In some ways the more masculine half of the team—and in the books, one of the more interesting creations to come out of popular genre fiction in years—is Lisbeth Salander, a tiny, 23-year-old bisexual borderline Asperger’s punk rock computer hacker with psychiatric programs and a photographic memory. She’s the female version of that kid we all knew at some point, the shrimp who had adopted the survival strategy of immediate massive retaliation involving hammers and baseball bats.  

Which gets to why the casting, and the film overall, was so much better than the original Swedish version. The best word I’ve heard to describe Rooney Mara as Salander is “feral.” Younger and smaller than the miscast Noomi Rapace, she’s clenched inward, all piercings, thin lips and hollow cheeks. Daniel Craig is perfect as Blomkvist, the not-that-handsome crusader who doesn’t understand why all these women keep throwing themselves at him (actually, very much toned down from the book, where he seemed to be on every woman’s bucket list).

And yes, I’m not talking about the Nazis and serial killers that occupy the bulk of the story, all wrapped up in a slick thriller veneer. The accents are uneven, but the pacing and production values are flawless. I was surprised afterwards to find out it runs 158 minutes.

If I had seen this without knowing the story already, would I think it was a good film? Absolutely, though one partially interesting because of all the Nordic psychological weirdness I’ve described so far.

But I do know the story, and I bet nearly everyone else in the theater did too. The image of Mara’s body—tiny and childlike but also attractively female, raped in one sequence and unapologetically lusted after in nude scenes later—literally embodies these contradictions. Yes, the issue is her choice and her control, but the gaze here is too plainly male to entirely sell this fantasy.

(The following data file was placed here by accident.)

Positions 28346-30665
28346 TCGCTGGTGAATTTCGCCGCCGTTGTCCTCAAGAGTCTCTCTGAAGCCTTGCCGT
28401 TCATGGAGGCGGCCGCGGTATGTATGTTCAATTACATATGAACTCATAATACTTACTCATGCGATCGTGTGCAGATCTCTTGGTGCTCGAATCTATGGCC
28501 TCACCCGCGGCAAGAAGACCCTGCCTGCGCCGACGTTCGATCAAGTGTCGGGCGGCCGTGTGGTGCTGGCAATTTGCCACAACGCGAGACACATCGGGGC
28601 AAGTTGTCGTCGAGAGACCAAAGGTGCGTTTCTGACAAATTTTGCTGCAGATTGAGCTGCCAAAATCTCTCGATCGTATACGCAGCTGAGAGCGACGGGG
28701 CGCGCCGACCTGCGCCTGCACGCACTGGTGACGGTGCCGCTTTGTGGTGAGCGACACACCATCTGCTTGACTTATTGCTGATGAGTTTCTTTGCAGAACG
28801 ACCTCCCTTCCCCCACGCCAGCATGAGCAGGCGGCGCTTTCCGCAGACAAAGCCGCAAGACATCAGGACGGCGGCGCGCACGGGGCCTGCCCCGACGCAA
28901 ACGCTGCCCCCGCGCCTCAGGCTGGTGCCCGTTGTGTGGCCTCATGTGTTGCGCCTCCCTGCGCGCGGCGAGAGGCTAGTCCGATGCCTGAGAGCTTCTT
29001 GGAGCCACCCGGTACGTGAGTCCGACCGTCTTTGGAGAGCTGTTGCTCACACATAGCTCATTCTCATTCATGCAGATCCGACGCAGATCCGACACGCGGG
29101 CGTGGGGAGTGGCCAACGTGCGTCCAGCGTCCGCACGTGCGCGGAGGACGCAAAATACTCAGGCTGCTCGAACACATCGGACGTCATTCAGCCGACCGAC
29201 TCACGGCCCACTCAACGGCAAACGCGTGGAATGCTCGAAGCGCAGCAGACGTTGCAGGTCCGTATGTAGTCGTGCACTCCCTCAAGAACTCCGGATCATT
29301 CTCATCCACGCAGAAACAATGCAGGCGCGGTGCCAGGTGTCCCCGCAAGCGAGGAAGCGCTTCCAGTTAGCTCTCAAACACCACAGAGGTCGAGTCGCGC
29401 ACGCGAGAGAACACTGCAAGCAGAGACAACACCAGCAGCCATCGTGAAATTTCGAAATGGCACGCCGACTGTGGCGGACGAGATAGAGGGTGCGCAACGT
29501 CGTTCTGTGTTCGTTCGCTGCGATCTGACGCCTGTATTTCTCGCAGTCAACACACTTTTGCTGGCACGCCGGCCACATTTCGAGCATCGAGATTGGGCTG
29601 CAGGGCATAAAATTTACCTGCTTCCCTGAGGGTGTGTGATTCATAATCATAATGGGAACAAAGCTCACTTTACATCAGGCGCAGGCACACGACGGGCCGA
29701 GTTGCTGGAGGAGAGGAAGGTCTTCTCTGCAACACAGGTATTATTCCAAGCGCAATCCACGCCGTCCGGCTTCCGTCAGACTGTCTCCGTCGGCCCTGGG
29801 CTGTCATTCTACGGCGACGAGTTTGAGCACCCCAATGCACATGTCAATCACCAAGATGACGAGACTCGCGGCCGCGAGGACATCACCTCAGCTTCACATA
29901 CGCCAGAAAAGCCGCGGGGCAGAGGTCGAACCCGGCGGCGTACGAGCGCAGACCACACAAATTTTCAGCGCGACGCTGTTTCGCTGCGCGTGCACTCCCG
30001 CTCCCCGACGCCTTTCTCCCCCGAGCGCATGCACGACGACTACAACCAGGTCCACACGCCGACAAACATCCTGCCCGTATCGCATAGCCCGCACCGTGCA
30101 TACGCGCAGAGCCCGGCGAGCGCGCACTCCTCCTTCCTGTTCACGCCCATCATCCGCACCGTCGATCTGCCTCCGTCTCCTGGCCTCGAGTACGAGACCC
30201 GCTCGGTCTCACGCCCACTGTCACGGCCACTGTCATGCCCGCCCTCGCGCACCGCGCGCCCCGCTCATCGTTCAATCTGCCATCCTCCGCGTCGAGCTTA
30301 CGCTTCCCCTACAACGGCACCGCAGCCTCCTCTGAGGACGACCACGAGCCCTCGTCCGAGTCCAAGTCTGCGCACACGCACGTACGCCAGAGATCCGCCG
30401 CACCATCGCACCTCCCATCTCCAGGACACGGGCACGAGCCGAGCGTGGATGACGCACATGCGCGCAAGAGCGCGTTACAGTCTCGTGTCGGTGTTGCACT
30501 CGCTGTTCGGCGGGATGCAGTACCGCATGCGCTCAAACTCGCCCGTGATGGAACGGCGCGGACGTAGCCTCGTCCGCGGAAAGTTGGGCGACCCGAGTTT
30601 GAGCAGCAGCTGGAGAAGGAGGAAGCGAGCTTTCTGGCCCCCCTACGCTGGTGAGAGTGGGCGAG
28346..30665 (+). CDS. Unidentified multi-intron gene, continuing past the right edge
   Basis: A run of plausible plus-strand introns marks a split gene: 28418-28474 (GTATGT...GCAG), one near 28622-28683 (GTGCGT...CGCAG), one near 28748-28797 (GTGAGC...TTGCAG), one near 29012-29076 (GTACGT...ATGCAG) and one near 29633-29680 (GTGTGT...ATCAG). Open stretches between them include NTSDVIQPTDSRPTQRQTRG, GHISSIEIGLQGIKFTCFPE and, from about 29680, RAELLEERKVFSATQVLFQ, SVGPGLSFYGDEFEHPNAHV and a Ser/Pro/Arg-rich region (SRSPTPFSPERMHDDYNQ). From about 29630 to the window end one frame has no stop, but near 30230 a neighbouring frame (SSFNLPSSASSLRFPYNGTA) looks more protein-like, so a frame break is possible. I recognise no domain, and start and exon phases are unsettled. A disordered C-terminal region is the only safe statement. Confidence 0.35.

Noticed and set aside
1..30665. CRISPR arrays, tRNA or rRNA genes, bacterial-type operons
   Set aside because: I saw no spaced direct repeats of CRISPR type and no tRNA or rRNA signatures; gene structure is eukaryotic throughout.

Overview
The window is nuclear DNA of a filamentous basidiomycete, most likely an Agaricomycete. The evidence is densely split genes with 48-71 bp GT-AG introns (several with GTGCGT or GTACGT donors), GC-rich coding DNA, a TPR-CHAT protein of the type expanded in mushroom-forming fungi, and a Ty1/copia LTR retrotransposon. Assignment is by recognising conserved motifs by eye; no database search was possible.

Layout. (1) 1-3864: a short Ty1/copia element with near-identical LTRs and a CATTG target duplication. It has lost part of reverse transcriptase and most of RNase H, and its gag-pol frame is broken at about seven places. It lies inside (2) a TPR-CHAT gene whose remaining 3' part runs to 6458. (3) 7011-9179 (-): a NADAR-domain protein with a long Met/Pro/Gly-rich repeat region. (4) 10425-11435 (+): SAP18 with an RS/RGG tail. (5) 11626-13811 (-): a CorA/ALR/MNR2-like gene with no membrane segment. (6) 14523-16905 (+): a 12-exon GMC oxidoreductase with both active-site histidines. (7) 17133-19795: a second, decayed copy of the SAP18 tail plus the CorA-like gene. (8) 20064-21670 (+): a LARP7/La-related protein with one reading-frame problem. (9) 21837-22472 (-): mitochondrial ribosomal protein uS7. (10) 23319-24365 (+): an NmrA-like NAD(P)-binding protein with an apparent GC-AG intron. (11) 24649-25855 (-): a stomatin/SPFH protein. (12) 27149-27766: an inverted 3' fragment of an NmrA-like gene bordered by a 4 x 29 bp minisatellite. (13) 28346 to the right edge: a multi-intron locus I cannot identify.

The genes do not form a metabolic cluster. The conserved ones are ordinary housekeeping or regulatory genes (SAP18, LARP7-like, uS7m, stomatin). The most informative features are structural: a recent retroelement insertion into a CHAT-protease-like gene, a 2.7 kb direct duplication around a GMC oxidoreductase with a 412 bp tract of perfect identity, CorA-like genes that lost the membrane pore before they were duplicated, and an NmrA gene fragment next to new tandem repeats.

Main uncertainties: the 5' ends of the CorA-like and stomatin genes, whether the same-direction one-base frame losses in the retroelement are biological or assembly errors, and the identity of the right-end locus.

Mission:  Impossible – Ghost Protocol
Directed by Brad Bird
Perhaps the most impressive accomplishment here is that of director Brad Bird who’s more known for his work in animation (he wrote and directed such titles as “Iron Giant,” “The Incredibles,” and “Ratatouille”). He’s clearly just a good storyteller, regardless of the medium, and the franchise producers should be grateful for that. Here Ethan Hunt finds himself, and a new team, working alone – without the technical support and endless supplies of their home base – and the outcome is a far more interesting prospect than when a character can call in a drone air attack to kill a noisy squirrel outside the window.